The size of the rock fragment captured in this image is approximately 3.5 mm in length.

11.    What has been your most memorable award and why?
The ninth prize and one image of distinction at the Nikon Small World 2009 contest have been the most rewarding prize, because they certified that my images have reached a very high standard. From a different perspective, the request from a woman in New Jersey to use my photomicrographs as inspiration for producing artistic quilts confirmed my opinion that photomicrographs of rocks are aesthetically very appealing.
8 March, Chirignago (Venice): Microckscopica per Wamba.

12.    What will you have on display at “Microckscopica per Wamba”?
This exhibit will showcase about 25 images printed on canvas, their size ranging from 45*60 to 90*90 cm. The subjects represent a kind of "best of" selection, without a particular geographic or geological identification. Just beauty! There are sedimentary, igneous and metamorphic rocks from all over the world, including the near Venetian Prealps and the far Antarctica. The important thing of this show is that images can be purchased through a donation to the charitable Association "Insieme per Wamba" (, thereby helping to provide food, medical assistance and education to the people of Wamba, a village in Kenya.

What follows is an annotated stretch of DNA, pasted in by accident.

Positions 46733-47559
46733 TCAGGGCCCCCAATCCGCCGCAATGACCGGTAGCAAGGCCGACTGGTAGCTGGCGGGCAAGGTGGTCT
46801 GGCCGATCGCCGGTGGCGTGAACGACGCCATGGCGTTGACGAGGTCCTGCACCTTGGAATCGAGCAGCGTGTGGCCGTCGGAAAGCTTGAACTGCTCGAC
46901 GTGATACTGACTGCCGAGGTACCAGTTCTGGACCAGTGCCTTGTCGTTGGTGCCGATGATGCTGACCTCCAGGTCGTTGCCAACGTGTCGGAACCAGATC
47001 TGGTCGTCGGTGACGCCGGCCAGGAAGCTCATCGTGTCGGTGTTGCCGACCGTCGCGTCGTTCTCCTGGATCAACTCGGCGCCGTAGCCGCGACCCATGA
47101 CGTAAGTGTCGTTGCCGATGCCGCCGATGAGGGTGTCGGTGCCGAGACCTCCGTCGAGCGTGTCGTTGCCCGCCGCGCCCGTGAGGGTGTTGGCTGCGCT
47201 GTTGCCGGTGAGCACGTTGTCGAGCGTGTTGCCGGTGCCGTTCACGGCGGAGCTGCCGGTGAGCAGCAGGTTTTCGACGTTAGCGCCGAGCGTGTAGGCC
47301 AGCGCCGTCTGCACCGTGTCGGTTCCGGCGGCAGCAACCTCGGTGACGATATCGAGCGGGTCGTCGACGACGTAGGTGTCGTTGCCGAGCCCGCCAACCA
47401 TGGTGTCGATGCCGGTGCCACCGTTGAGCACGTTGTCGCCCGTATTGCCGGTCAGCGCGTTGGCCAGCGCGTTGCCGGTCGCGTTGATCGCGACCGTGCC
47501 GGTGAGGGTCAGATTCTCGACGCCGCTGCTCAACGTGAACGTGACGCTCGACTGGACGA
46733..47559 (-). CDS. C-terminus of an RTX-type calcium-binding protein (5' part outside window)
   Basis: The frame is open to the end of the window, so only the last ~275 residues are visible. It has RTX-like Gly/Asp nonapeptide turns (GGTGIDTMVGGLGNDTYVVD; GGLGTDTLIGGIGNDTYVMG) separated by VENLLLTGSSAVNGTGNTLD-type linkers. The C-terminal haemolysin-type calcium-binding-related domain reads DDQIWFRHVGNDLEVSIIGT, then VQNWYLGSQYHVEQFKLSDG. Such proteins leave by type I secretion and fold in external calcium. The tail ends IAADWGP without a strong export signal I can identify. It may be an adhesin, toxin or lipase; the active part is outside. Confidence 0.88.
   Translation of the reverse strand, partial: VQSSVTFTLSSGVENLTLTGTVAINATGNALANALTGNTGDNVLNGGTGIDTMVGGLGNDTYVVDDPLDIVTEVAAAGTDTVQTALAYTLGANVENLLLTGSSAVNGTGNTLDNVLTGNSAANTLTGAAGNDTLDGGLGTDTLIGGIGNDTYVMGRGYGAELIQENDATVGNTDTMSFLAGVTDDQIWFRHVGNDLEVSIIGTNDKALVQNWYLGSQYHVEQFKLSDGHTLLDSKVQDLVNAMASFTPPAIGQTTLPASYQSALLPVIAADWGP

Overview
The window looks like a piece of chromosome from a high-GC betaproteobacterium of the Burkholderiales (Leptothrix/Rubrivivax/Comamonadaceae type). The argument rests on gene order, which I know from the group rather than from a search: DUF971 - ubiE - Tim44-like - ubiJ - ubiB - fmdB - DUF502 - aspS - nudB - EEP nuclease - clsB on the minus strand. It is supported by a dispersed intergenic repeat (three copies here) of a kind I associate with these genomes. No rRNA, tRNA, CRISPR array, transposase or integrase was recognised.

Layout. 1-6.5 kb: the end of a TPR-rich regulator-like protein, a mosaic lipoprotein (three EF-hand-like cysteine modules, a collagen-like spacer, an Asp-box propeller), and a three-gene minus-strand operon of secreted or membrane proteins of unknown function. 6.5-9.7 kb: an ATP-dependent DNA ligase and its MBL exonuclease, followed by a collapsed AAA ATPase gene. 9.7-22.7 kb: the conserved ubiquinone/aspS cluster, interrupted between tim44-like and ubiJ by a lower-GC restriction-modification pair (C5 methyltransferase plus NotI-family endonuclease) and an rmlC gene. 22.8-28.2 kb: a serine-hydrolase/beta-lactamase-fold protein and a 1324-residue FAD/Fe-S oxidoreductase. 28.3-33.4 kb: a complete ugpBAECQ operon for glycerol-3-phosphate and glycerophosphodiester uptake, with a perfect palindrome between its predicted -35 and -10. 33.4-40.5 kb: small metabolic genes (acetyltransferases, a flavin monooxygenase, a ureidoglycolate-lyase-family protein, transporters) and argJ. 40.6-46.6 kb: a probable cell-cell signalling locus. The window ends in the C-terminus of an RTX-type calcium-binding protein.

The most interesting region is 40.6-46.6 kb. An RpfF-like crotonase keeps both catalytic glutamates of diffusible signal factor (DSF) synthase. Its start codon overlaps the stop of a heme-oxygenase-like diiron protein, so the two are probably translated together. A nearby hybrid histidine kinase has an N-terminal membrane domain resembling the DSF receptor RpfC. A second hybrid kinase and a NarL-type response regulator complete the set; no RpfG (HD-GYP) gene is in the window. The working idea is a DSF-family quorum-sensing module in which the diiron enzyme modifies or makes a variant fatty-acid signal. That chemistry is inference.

13.    Traditional photographic printing or canvas print? Which do you prefer and how does your approach differ for each medium?
The printing technology is quickly reaching, and passing, new frontiers. Nowadays digital files can be printed on almost any kind of surface and medium, opening infinite opportunities for the use of the image and to its visual representation. I've chosen to print my images on canvas rather than on paper because in this way (and with their "abstract" subjects) they become very similar to paintings, and this enhances their effect as decorative art. This doesn't affect my approach, as the printing resolution and technique is very similar in both cases. With time I want to explore different media, such as glass or plexiglass for retroillumination (see below) or wood or metal.

14.    What projects are you currently working on?
With museum curator, Dr. Benno Baumgarten, I am preparing the next exhibition that is planned for this summer at the Museum of Natural Sciences of Bolzano. It will be entitled "Light on the Rocks", and will include about thirty large-format (50*75 cm) images from Microckscopica, printed on plexiglass and mounted as backlit panels. I hope that "Light on the Rocks" will become a traveling exhibition.

15.    What do you aspire for? What are your dreams as an artist and a geologist?
As a geologist I aspire for a better future for research in Italy: it is more and more difficult to work with enthusiasm when you see that everything falls apart.
As an "artist" one of my goals is to publish a book of Microckscopica images: a coffee table book with large-format pictures. But the "dream of dreams" is an article in National Geographic...
"Flowers in the geologic greenhouse are quite small, down to less than a millimetre, and take
up to hundreds million years to grow. But if we have the chance to get some,
they may last forever, and do not need watering or fertilizer" says Bernardo Cesare.